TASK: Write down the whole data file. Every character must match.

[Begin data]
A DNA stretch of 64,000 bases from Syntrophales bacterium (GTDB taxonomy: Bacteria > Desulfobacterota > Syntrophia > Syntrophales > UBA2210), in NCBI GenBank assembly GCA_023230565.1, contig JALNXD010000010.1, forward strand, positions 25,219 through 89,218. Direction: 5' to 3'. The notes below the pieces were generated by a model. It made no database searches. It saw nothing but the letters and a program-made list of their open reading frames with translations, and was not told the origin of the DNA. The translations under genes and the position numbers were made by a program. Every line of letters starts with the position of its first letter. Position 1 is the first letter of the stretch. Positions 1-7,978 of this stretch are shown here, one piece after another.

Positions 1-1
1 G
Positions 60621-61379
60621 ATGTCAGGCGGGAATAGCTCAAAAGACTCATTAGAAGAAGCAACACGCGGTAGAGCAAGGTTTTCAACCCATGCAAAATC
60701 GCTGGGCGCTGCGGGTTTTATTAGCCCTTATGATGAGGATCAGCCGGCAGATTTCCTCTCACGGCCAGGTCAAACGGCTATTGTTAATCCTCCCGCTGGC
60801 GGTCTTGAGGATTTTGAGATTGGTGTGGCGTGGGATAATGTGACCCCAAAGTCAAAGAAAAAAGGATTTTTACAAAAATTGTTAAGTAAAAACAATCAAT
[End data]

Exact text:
A DNA stretch of 64,000 bases from Syntrophales bacterium (GTDB taxonomy: Bacteria > Desulfobacterota > Syntrophia > Syntrophales > UBA2210), in NCBI GenBank assembly GCA_023230565.1, contig JALNXD010000010.1, forward strand, positions 25,219 through 89,218. Direction: 5' to 3'. The notes below the pieces were generated by a model. It made no database searches. It saw nothing but the letters and a program-made list of their open reading frames with translations, and was not told the origin of the DNA. The translations under genes and the position numbers were made by a program. Every line of letters starts with the position of its first letter. Position 1 is the first letter of the stretch. Positions 1-7,978 of this stretch are shown here, one piece after another.

Positions 1-1
1 G
Positions 60621-61379
60621 ATGTCAGGCGGGAATAGCTCAAAAGACTCATTAGAAGAAGCAACACGCGGTAGAGCAAGGTTTTCAACCCATGCAAAATC
60701 GCTGGGCGCTGCGGGTTTTATTAGCCCTTATGATGAGGATCAGCCGGCAGATTTCCTCTCACGGCCAGGTCAAACGGCTATTGTTAATCCTCCCGCTGGC
60801 GGTCTTGAGGATTTTGAGATTGGTGTGGCGTGGGATAATGTGACCCCAAAGTCAAAGAAAAAAGGATTTTTACAAAAATTGTTAAGTAAAAACAATCAAT